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Harder to put initiative on the ballot in Oregon

Despite [Oregon's] new rules and barriers imposed on ballot-measure signature gatherers, Friday's petition turn-in deadline still saw several campaigns deliver petitions by the boxful.

But it wasn't cheap or easy, according to the apparently successful campaigns.

And the initiative activists who came up short said the new requirements are putting ballot access out of reach for all but the most financially well-off and well-organized interests. ..

Groups that tried to rely on tradition found the job tougher than ever because:

Voters in 2002 passed a measure banning per-signature payment of circulators. That means payments must be hourly, which initiative activists say is costlier.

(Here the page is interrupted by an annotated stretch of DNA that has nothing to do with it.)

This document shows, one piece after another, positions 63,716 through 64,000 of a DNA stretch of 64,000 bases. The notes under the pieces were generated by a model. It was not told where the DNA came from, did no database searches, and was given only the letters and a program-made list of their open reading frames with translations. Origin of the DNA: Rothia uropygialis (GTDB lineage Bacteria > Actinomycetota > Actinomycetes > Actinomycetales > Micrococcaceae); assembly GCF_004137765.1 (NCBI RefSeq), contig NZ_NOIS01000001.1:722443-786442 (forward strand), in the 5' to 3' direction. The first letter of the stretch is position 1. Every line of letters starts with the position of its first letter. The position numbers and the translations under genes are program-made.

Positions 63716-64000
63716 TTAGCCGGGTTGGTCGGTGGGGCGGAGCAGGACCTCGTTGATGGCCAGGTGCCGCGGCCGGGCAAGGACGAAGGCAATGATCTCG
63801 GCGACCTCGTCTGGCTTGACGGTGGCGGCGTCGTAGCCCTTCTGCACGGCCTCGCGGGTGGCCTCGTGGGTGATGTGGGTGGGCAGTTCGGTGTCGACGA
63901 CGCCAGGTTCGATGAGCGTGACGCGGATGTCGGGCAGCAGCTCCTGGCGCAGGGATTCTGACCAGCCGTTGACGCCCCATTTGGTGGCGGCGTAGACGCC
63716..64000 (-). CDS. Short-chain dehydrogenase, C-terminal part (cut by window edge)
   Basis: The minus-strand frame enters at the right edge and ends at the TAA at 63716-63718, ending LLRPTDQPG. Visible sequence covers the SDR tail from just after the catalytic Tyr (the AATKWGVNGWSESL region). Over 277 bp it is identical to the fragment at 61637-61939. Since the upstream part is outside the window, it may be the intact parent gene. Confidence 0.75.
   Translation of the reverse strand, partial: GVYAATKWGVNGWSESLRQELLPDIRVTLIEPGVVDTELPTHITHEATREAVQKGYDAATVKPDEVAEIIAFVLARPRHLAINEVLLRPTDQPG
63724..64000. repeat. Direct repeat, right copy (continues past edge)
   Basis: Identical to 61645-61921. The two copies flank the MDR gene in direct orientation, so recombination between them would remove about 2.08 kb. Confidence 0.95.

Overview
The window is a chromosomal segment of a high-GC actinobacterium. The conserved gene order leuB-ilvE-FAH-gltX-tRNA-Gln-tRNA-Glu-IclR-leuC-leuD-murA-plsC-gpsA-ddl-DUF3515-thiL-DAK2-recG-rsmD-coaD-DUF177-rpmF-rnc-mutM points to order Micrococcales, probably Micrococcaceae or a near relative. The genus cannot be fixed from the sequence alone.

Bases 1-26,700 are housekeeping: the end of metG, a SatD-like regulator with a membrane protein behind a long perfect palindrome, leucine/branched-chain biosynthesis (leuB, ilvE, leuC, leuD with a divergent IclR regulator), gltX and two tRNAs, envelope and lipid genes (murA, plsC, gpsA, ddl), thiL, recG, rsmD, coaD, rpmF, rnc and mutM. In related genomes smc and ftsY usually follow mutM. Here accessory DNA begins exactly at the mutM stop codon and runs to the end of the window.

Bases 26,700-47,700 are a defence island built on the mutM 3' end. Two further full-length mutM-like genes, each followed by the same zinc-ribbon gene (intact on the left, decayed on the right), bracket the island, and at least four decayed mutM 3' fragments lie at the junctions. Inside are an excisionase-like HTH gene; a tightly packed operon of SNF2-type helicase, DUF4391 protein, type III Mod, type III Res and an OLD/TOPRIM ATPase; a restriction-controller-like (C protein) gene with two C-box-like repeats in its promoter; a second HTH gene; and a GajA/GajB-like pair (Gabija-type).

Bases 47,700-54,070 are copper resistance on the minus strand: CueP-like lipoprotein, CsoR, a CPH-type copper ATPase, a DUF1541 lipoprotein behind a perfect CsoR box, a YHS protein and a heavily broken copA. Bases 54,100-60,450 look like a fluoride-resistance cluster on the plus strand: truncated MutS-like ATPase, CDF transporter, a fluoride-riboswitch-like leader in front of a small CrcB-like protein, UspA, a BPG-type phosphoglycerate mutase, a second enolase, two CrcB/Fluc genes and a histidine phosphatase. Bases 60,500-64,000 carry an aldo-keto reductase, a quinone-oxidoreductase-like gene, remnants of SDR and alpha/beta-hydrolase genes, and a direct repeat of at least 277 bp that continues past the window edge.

Rules that determine whether signatures have been properly gathered, and how many will count, have become more stringent. A new anti-fraud rule requiring petition circulators to sign and date each page of voter petitioners is being legally challenged by petitioners who say it has led to the unreasonable disqualification of thousands of signatures.

An earlier Oregon Supreme Court ruling lets property owners such as shopping centers bar access to petition circulators. Even post offices and other public property owners have made access difficult, petitioners say. -- New rules put ballot access out of reach for some groups (Register-Guard)